Pubdate: Fri, 06 Feb 2004
Source: Seattle Times (WA)
Copyright: 2004 The Seattle Times Company
Author: Christopher Schwarzen
Bookmark: (Methamphetamine)
Bookmark: (McCaffrey, Barry)
Bookmark: (Students - United States)


EVERETT -- The stereotypical drug user is no longer a middle-aged man with 
rotting teeth and a lengthy criminal rap sheet, said former national drug 
czar Barry McCaffrey.

Instead, it's becoming teens like those in Snohomish County and other parts 
of the country.

McCaffrey, retired Army general and director of the White House Office of 
National Drug Control Policy during the Clinton administration, spent most 
of yesterday trying to steer the very people in that at-risk category away 
from drug use during the third annual Snohomish County Youth Meth Summit. 
The summit, held at the Everett Events Center, was sponsored by the 
Snohomish County Sheriff's Office and local anti-drug group Lead on America.

McCaffrey told an estimated 1,000 Snohomish County students that no drug is 
cool. He especially couldn't figure why anyone would ever use 
methamphetamine -- also known as lith, crank and ice.

"It is the damnedest thing we've ever seen," McCaffrey said. "Meth is like 
a blow-torch. One month of use can cause major physical damage to the brain."

The drugs may have changed since the late 1960s, when McCaffrey was a major 
in the Army, but the devastation is the same.

"I never got involved in drug use," McCaffrey said. "But I saw people dead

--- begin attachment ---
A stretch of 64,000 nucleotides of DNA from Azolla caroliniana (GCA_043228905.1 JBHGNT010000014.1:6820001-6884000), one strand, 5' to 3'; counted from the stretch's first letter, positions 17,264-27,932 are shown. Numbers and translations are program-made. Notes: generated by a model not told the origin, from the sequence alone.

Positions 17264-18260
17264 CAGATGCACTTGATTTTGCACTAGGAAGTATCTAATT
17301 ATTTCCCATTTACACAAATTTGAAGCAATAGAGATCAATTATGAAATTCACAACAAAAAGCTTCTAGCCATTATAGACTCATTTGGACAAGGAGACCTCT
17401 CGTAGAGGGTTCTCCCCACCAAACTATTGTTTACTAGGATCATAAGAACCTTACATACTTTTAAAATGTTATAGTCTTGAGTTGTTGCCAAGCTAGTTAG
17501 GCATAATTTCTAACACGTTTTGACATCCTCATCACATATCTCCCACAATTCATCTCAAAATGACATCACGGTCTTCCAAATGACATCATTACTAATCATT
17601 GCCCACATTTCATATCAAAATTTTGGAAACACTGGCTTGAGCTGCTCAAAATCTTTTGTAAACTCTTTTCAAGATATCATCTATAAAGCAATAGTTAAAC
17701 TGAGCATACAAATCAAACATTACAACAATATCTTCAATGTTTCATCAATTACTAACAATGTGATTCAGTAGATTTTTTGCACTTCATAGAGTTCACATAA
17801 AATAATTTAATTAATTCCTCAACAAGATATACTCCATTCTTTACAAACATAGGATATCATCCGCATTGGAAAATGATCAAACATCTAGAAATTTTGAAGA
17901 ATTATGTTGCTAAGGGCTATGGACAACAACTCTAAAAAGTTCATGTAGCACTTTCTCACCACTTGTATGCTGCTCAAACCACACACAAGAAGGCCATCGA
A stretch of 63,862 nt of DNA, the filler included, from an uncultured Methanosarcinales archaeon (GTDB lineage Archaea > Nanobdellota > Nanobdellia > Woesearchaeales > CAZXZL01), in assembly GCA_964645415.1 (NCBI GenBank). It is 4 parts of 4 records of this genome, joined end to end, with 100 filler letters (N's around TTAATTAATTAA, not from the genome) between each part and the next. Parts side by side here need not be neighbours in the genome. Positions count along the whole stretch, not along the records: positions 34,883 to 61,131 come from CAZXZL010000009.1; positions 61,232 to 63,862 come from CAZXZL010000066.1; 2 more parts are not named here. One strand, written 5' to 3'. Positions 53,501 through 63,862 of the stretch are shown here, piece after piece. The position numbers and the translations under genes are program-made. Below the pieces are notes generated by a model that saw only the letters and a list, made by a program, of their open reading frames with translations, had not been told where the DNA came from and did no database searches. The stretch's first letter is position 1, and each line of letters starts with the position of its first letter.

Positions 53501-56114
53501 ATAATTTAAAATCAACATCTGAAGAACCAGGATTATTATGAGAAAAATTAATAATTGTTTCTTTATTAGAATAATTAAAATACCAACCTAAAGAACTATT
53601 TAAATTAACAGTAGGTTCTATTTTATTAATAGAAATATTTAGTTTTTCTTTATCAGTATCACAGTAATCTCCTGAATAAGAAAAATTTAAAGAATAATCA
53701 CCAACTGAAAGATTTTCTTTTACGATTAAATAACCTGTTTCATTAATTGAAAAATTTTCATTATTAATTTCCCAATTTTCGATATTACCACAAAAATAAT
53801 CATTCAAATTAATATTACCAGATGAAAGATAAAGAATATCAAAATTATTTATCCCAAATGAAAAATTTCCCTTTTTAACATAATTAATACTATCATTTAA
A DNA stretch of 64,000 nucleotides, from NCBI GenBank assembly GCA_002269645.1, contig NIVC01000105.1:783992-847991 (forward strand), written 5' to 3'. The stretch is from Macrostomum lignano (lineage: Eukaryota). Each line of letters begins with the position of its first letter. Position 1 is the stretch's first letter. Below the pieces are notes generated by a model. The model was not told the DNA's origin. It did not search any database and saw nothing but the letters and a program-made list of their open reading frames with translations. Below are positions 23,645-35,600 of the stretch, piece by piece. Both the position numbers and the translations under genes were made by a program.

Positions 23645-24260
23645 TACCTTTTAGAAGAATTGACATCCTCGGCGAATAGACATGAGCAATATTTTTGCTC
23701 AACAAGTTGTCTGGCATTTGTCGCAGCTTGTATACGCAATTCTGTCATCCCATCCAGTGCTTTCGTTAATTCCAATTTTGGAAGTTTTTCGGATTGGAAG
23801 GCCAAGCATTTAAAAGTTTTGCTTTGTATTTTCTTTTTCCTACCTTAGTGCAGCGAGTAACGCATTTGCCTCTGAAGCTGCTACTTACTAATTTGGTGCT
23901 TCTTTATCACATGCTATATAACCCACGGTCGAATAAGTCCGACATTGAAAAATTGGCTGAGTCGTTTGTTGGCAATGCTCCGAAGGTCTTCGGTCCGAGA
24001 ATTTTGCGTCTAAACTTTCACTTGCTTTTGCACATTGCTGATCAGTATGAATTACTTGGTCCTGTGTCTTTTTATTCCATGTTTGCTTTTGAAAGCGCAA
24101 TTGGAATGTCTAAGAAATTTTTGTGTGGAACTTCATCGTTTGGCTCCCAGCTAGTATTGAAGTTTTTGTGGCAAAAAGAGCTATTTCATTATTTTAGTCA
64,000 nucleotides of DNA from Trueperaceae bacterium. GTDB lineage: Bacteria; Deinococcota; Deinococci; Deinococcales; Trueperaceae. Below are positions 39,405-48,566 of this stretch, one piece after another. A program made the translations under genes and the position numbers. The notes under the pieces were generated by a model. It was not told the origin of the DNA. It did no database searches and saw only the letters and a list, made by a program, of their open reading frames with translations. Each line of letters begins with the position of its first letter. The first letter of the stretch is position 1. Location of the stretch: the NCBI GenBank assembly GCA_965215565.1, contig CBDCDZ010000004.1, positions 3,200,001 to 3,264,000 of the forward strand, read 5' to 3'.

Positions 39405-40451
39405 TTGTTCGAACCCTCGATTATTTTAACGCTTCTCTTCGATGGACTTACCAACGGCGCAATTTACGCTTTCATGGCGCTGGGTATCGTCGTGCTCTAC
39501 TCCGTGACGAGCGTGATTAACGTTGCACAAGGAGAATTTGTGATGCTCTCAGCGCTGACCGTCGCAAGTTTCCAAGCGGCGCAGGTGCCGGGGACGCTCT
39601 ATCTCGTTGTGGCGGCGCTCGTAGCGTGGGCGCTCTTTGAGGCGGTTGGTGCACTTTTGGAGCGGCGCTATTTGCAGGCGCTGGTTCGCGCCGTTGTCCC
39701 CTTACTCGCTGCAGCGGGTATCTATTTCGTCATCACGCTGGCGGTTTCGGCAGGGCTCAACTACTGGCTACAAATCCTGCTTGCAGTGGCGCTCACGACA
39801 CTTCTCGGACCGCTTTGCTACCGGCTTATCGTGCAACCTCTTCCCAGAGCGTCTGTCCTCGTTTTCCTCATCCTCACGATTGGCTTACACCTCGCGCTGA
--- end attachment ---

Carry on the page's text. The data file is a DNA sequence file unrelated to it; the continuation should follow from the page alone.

on the latrine floor from heroin overdoses, or six or seven soldiers at a 
time passed out in a pool of vomit from too much alcohol."

McCaffrey, who was the most highly decorated and youngest Army four-star 
general when he retired in 1996, was the keynote speaker during the summit, 
which was created three years ago in response to the county's growing 
methamphetamine problem. The County Council last year declared war on meth 
by unanimously approving a resolution that gave high priority to closing 
neighborhood drug houses and combating illegal drug use.

McCaffrey agreed to forgo his $15,000 speaker's fee to participate.

During the summit, teens were offered examples of every horror and problem 
associated with drug use, specifically methamphetamine use. The Snohomish 
Health District, which inspects homes, apartments and vehicles where meth 
has been manufactured, were called out to almost 70 labs last year compared 
with 22 in 2000. While it's most likely that some teens took McCaffrey's 
and others' messages to heart, it's still not enough, said Snohomish County 
Sheriff Rick Bart.

"I don't know how many kids we're reaching, but it's not as much as we 
want," Bart said. "That's why we have to go to the schools and reach out."

But teens who had taken drugs before or knew friends who used drugs said 
coming to the summit was worth it.

"I think those that do drugs come because they know what they're doing is 
wrong, but they need a different perspective," said Kylie Towle, a 
16-year-old at Granite Falls High School.
- ---
MAP posted-by: Beth Wehrman